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Saturday 2/17/24

Was talking to a military nurse. Thirty. Attractive. Absolutely nothing to say.

I just can't.

People are so simple. They can't even talk. One word. Then it's like you have to play twenty questions with them. One-word answers.

Someone asks me what I'm doing, I answer. It'll be like eight things. They'll all be interesting, dynamic things. There's a lot to work with there. You could comment about one of them or ask me about it. But it will be intimidating to someone, because they are so simple. They won't know what to say. So they'll go, "Cool."

I don't like talking to someone--or trying to--simply because they're attractive.

And then I'm just gone.

It's funny--you see all of these pretend writers on dating sites, right, and they can't write a thing on there. They're no different from that person who tells you just like the last 2000 people who were able to manage ten words that they're laid back and easy going and can stay in or go out. They're no better at writing. They can't come up with anything and what they do say they don't say interestingly. They don't even possess something as basic as what we might call a way with words. They just have this need because of their emptiness inside to pretend they're this thing so they can have some self-esteem, when they're no more that thing than someone who never writes.

You would never think, "Oh, she must be a writer." They can work for The New York Times, and they're no better with words than someone who doesn't normally ever write more than a text. It's entirely because of other things why these people have these. None off it has anything to do with writerly talent, knowledge, insight. Anyone can do what that person at The New York Times does.

It's pathetic, really. You're not that thing. Why can't you accept it? You don't even care enough about that thing to work hard at it. But then there's this system that exists almost solely for the fostering and enabling of these delusions and fantasies.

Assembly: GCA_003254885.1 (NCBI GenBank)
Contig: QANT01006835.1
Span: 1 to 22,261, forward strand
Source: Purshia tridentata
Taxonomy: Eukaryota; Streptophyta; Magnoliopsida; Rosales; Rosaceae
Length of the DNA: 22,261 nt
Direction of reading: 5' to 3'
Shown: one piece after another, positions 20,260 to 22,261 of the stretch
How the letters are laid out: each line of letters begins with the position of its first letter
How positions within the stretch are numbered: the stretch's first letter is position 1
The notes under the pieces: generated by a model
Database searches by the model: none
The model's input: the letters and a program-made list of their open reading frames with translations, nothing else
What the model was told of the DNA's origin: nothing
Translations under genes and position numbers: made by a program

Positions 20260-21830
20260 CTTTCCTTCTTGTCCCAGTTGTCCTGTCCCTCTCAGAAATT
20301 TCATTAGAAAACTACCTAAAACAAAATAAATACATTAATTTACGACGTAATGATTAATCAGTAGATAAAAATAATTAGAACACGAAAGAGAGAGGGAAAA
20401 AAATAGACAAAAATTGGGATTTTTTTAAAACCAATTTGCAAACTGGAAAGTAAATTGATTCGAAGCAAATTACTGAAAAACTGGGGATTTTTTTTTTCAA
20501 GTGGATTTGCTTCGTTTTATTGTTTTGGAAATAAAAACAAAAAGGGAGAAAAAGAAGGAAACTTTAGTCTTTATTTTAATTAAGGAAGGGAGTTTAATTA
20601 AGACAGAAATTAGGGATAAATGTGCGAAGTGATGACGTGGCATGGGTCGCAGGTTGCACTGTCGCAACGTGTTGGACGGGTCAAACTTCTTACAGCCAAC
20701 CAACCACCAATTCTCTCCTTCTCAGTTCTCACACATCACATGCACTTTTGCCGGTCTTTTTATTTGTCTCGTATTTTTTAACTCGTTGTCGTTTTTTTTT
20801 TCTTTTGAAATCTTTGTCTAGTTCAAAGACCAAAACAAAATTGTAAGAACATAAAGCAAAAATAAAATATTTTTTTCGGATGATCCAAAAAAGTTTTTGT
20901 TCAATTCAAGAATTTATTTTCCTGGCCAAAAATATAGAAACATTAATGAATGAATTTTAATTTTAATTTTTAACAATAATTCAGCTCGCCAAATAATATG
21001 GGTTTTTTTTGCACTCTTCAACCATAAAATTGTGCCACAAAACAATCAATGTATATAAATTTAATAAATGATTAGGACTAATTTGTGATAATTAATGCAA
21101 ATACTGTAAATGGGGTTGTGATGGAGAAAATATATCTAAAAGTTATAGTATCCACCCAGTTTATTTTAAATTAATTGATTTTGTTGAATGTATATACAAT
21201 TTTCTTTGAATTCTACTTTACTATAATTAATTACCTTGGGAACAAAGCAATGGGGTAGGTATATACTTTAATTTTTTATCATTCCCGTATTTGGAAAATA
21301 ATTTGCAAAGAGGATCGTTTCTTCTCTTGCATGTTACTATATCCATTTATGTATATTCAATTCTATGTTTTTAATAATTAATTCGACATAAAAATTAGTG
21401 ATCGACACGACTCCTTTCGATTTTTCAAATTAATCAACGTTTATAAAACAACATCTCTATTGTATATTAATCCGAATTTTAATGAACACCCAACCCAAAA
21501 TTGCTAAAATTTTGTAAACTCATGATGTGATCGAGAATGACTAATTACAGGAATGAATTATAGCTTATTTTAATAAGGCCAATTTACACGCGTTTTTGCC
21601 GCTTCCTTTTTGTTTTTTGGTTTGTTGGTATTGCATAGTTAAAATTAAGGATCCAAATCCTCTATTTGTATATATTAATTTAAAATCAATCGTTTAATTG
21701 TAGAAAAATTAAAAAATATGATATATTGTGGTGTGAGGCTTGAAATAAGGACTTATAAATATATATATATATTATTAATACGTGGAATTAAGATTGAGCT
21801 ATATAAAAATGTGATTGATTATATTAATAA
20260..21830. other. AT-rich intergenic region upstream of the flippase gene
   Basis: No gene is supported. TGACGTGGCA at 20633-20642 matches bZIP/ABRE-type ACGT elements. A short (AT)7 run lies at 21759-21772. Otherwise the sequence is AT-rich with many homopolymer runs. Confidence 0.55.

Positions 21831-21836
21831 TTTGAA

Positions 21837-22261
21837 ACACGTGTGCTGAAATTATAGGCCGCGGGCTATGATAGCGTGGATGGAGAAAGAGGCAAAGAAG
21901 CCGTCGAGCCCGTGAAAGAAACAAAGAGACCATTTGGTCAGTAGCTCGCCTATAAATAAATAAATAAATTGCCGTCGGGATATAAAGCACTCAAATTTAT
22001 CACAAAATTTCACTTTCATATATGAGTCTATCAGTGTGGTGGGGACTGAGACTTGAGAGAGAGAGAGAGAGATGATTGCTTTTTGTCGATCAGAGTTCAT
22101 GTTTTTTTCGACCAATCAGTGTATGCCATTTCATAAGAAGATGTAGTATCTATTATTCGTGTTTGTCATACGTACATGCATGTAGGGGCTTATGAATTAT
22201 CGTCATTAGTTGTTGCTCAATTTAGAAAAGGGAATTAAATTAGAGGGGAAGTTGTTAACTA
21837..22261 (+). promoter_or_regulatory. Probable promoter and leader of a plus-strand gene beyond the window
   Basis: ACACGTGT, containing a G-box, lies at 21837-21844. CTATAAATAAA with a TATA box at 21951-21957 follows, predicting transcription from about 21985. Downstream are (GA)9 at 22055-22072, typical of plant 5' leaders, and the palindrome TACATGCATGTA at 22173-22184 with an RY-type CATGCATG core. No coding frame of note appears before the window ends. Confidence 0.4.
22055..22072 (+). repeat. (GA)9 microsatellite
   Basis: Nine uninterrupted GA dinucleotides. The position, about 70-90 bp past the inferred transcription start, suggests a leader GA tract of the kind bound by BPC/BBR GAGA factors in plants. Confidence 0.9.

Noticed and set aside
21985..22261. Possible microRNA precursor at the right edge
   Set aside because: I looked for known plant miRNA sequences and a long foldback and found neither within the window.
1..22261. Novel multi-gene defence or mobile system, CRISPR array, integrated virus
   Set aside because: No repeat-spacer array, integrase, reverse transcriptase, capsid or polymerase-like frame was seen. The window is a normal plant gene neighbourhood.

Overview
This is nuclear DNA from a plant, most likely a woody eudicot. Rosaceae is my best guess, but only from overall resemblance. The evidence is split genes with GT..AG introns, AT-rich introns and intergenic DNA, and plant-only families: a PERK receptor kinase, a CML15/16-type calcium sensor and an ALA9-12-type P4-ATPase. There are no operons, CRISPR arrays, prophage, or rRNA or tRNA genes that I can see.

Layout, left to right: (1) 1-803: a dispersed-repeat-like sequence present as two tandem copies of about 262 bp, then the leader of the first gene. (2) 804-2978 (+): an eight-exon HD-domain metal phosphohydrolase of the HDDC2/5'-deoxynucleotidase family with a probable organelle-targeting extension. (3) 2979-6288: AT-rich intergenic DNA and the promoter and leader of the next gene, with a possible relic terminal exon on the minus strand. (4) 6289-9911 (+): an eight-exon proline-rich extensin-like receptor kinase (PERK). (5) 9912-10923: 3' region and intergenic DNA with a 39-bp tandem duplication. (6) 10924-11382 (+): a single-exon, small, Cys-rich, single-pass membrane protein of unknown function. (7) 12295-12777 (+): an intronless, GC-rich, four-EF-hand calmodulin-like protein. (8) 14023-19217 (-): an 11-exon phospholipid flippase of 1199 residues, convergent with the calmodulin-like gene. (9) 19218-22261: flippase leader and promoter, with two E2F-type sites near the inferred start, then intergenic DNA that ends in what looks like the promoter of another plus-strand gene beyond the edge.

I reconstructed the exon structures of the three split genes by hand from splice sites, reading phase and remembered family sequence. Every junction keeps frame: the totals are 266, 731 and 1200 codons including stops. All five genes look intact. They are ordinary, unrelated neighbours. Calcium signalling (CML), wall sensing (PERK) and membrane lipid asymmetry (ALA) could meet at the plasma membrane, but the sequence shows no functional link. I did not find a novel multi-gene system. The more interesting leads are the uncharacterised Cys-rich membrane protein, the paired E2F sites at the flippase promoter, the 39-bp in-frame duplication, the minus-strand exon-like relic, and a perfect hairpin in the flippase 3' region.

In so many other arenas, people have to accept that they're not that thing. The person who couldn't hack it--no pun intended--didn't become the surgeon. Your fifty-six-year-old neighbor who used to shoot hoops in his driveway has accepted he's not in the NBA.

But these people? It's endless self-delusion such that the entire publishing system has now become all about feeding this self-delusion. It feeds on itself and that, as such, is the business model. Which is to say, this is not an actual business.

It's like if people who made cakes only did so for other people who made cakes as part of this bizarre ego charity and all of the cakes were just for the people who made cakes. Not "outsiders," not the world, not the buying public. Cakes were only for other cake makers. And in this metaphor, all of the cakes taste like rancid ass, so no one in the buying public would want any of the cakes anyway.

No other business is run like publishing because publishing is not really a business. Its efforts to make any money--which is done for the sole purpose of keeping the BS going and people in the positions they have where they need not do anything, create anything worthwhile, possess competence, work hard--are all centered on getting the people in it to pay for it and never to produce and sell anything that might be of use to people in the world, which to some degree or other is how every other business works.

But back to people in general.

There are so many people where trying to talk with them is no different than if you were trying to converse with a squirrel. I'm being literal. Or close to it. The world is your conversational and romantic oyster if you are such a person. Because everyone is just like you. They're that simple and they have as little to say--and no ability to put anything into words--as you do. The further away you are, though, from being that kind of person, the more you're just fucked for options.

I seriously could have a more rewarding exchange in the Public Garden today with a squirrel, and if I have a peanut on me, it won't be close.


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